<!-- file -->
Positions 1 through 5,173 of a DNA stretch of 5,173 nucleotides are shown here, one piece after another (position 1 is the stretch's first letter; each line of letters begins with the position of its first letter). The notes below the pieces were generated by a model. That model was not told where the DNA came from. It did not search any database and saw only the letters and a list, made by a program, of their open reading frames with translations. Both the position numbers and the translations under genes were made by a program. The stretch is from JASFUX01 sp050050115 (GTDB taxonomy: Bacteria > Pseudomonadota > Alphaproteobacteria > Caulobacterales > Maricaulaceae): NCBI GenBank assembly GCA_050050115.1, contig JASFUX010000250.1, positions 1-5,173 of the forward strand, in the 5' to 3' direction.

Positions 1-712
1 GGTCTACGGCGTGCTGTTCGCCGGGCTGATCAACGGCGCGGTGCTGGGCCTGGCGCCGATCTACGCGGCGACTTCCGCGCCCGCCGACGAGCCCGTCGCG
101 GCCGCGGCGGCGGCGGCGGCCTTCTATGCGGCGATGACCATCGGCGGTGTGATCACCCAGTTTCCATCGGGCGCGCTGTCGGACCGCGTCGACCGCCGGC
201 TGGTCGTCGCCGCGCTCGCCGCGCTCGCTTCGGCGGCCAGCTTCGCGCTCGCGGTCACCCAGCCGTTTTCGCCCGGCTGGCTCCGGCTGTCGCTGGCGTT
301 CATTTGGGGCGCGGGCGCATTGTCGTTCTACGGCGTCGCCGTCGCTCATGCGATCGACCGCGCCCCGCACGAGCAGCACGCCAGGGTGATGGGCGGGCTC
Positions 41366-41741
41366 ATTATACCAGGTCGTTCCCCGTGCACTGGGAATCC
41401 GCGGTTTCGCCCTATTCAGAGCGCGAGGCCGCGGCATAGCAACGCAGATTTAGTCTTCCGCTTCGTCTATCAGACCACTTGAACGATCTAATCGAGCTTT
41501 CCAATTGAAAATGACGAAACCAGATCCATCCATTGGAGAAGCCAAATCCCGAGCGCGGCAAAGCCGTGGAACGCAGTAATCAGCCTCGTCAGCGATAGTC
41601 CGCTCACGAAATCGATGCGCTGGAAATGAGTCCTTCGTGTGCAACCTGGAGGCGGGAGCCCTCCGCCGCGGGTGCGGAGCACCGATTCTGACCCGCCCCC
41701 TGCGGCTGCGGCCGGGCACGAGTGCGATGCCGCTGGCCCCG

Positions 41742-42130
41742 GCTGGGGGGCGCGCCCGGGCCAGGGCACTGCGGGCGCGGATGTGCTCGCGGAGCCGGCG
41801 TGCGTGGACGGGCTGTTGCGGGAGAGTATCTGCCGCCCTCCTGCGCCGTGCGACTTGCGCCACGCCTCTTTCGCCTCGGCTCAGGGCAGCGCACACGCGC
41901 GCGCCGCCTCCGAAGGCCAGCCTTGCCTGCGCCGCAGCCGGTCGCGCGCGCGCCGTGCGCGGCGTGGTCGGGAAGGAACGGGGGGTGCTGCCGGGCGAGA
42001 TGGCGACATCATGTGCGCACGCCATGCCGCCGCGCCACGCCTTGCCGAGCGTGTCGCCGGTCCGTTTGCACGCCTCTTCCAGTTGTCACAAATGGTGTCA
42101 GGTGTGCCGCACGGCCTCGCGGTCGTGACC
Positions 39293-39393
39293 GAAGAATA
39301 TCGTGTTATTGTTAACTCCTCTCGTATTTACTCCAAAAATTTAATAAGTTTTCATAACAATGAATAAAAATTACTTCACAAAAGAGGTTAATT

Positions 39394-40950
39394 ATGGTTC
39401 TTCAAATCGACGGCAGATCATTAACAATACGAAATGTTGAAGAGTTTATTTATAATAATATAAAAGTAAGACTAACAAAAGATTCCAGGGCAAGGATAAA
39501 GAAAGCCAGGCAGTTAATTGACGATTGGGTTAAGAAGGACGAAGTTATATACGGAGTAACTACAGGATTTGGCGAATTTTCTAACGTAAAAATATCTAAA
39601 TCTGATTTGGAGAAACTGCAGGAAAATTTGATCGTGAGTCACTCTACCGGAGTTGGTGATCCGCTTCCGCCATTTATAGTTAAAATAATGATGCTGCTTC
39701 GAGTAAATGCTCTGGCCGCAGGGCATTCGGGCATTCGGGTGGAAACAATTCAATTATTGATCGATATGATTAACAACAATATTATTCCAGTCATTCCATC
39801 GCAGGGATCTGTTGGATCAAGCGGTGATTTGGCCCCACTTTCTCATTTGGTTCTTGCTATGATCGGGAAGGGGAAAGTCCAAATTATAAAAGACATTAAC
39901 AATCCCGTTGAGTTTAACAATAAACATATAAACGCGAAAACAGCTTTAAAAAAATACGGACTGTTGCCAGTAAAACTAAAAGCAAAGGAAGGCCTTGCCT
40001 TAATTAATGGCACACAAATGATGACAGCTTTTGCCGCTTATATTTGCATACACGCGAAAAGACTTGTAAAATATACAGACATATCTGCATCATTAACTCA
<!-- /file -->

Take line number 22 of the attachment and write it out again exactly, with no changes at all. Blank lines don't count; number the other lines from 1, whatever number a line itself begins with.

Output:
Positions 39394-40950